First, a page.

- Roback, Jennifer, 1988. "Wages, Rents, and Amenities: Differences among Workers and Regions," Economic Inquiry, Western Economic Association International, Western Economic Association International, vol. 26(1), pages 23-41, January.
- Berger, Mark C. & Blomquist, Glenn C., 1992. "Mobility and destination in migration decisions: The roles of earnings, quality of life, and housing prices," Journal of Housing Economics, Elsevier, Elsevier, vol. 2(1), pages 37-59, March.
- Stuart A. Gabriel & Joe P. Mattey & William L. Wascher, 1995. "The demise of California reconsidered: interstate migration over the economic cycle," Economic Review, Federal Reserve Bank of San Francisco, pages 30-48.
- Howard J. Wall, 1996. "Voting With Your Feet in the United Kingdom," Archive Discussion Papers, Birkbeck, Department of Economics, Mathematics & Statistics 9617, Birkbeck, Department of Economics, Mathematics & Statistics.
Blog mentionsAs found by EconAcademics.org, the blog aggregator for Economics research:
- On a Scale of One to Four, How Happy Are You?
by (author unknown) in The Numbers Guy on 2009-12-23 01:47:07
This item has more than 25 citations. To prevent cluttering this page, these citations are listed on a separate page. reading list or among the top items on IDEAS.Access and download statisticsgeneral information about how to correct material in RePEc.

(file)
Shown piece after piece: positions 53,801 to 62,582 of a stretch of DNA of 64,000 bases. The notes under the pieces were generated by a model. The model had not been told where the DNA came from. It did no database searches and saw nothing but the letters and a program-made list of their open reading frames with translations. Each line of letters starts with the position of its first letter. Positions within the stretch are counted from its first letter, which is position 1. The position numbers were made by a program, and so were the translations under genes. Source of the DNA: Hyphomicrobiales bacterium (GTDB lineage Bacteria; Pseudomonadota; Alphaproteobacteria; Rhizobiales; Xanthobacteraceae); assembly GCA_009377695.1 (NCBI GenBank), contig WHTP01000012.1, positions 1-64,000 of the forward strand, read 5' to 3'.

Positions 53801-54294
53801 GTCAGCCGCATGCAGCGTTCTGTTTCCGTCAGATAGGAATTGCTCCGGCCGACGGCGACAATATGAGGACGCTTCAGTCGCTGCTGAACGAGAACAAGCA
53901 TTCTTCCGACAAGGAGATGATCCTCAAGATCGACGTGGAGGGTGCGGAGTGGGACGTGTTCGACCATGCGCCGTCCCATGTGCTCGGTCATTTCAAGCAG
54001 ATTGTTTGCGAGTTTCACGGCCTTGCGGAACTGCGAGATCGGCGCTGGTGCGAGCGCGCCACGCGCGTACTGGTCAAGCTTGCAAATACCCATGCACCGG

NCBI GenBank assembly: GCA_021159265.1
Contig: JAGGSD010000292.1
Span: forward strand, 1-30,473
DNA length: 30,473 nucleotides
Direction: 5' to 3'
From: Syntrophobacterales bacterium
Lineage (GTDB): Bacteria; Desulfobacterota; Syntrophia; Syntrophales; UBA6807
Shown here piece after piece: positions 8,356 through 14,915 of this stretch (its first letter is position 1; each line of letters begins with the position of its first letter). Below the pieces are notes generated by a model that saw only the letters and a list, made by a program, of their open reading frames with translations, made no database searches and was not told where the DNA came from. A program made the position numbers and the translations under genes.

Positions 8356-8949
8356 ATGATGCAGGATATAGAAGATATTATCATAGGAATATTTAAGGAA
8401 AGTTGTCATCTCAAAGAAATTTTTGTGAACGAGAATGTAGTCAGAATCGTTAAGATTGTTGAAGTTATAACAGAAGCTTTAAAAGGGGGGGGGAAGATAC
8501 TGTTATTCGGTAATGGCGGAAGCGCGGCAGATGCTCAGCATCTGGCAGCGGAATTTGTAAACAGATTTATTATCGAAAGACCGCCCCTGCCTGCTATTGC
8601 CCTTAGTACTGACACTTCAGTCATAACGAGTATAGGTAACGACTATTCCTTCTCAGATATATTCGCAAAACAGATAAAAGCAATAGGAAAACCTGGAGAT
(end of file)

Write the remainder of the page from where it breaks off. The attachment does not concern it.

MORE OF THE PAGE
For technical questions regarding this item, or to correct its authors, title, abstract, bibliographic or download information, contact: (Zhang, Lei).
If you have authored this item and are not yet registered with RePEc, we encourage you to do it here. This allows to link your profile to this item. It also allows you to accept potential citations to this item that we are uncertain about.
If references are entirely missing, you can add them using this form.
If the full references list an item that is present in RePEc, but the system did not link to it, you can help with this form.
If you know of missing items citing this one, you can help us creating those links by adding the relevant references in the same way as above, for each refering item. If you are a registered author of this item, you may also want to check the "citations" tab in your profile, as there may be some citations waiting for confirmation.
Please note that corrections may take a couple of weeks to filter through the various RePEc services.